Liverpool Film Office’s Film and TV Development Fund was set up in response to the coronavirus shutdown and is supporting 15 new projects – with cash still available. Tony McDonough reports
A fund set up to support film and TV productions in the wake of the COVID-19 crisis have provided more than £158,000 for 15 live projects.
Liverpool Film Office’s Film and TV Development Fund was set up in response to the shutdown caused by the pandemic which hit Merseyside’s creative industries particularly hard. The fund was backed by Liverpool City Region Combined Authority’s Strategic Investment Fund.
It remains open until September 30 and, with the lockdown now eased, a number of projects supported by the fund can get under way. They include an animated adaptation of a critically acclaimed novel.
The Girl Who Stole An Elephant, by Nizrana Farook, will be brought to life by local BAFTA and Emmy-winning writer, Helen Blakeman (Dustbin Baby, Hetty Feather) and her production company Heroic, working in partnership with Blue Bear Film and Television on the project.
Funding has also been allocated to a mix of local established producers such as Lime Pictures, Hurricane Films and Leopard Pictures, but also includes work from newer female and BAME-led companies such as Pencil Trick Productions and Redbag Pictures. Projects include:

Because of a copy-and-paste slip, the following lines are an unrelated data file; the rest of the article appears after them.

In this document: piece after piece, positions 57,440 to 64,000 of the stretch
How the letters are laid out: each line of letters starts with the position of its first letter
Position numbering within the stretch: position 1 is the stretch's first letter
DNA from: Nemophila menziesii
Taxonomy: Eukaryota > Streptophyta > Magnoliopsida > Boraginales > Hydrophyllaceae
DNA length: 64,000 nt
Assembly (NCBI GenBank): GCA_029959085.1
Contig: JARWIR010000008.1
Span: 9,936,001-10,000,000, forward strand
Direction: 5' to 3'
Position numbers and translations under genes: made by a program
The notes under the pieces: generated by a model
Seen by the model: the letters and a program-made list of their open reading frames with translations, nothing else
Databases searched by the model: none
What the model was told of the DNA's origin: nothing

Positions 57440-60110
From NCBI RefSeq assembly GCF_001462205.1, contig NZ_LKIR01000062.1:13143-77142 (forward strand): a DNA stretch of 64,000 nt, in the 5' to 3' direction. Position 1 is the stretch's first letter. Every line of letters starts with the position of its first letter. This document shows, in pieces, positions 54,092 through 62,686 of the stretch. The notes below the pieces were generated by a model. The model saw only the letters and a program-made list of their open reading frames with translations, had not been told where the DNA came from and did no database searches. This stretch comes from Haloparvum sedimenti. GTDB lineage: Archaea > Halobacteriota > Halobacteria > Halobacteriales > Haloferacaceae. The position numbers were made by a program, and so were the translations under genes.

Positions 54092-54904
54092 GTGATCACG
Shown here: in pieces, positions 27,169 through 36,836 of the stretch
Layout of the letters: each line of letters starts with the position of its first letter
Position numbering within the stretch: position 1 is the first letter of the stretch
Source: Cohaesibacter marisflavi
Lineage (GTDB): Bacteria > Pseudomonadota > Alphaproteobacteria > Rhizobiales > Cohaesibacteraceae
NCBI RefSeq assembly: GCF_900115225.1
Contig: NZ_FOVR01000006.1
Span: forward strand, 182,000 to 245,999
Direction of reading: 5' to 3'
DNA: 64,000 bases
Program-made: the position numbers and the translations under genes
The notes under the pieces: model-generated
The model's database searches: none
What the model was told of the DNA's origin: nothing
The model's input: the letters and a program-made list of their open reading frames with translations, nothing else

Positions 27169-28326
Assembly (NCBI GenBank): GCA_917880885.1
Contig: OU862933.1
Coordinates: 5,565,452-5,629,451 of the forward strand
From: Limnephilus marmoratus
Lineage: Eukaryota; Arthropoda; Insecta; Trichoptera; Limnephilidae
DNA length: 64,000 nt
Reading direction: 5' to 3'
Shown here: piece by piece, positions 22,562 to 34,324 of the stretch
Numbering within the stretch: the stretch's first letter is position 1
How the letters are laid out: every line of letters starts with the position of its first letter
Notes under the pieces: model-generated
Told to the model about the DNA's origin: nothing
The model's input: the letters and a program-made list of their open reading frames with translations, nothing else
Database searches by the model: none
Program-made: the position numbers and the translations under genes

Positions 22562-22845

- Hurricane Films will use the funding to support its first foray into TV drama, working with writer Nick Saltrese (A Prayer Before Dawn, Hollyoaks) on the mystery horror series 12 Canning Square. The company is also developing The Last Date, a follow-up to its upcoming feature film release The Last Bus starring Timothy Spall.
- Pencil Trick Productions is co-developing the women’s football-themed TV drama Lily with Tiger Lily Productions and Liverpool Everyman alumni, Lizzie Nunnery. It is also in early development on Gavin Scott Whitfield’s debut feature film Spent Light.
- Sefton-based Redbag Pictures’ producer Barrington Paul Robinson is working with upcoming theatre writer/director Nathan Powell on the comedy-drama feature film Belly Full, set in and around a Caribbean takeaway.
Chris Moll, advisor for fund, said: “The awards demonstrate the breadth and depth of talent in the Liverpool city region’s screen sector. It also shows a determination to face down the challenges posed by COVID-19 and to bring forward a pipeline of new content that can create jobs and investment for local crew and businesses.
“The fund remains open until 30 September, and we continue to welcome approaches, particularly from regionally based writers looking to forge new collaborations, and from producers committed to developing creative talent from the BAME, LGBTQ+ and disabled communities.”
For more details about the fund which will be open until 30 September, click here.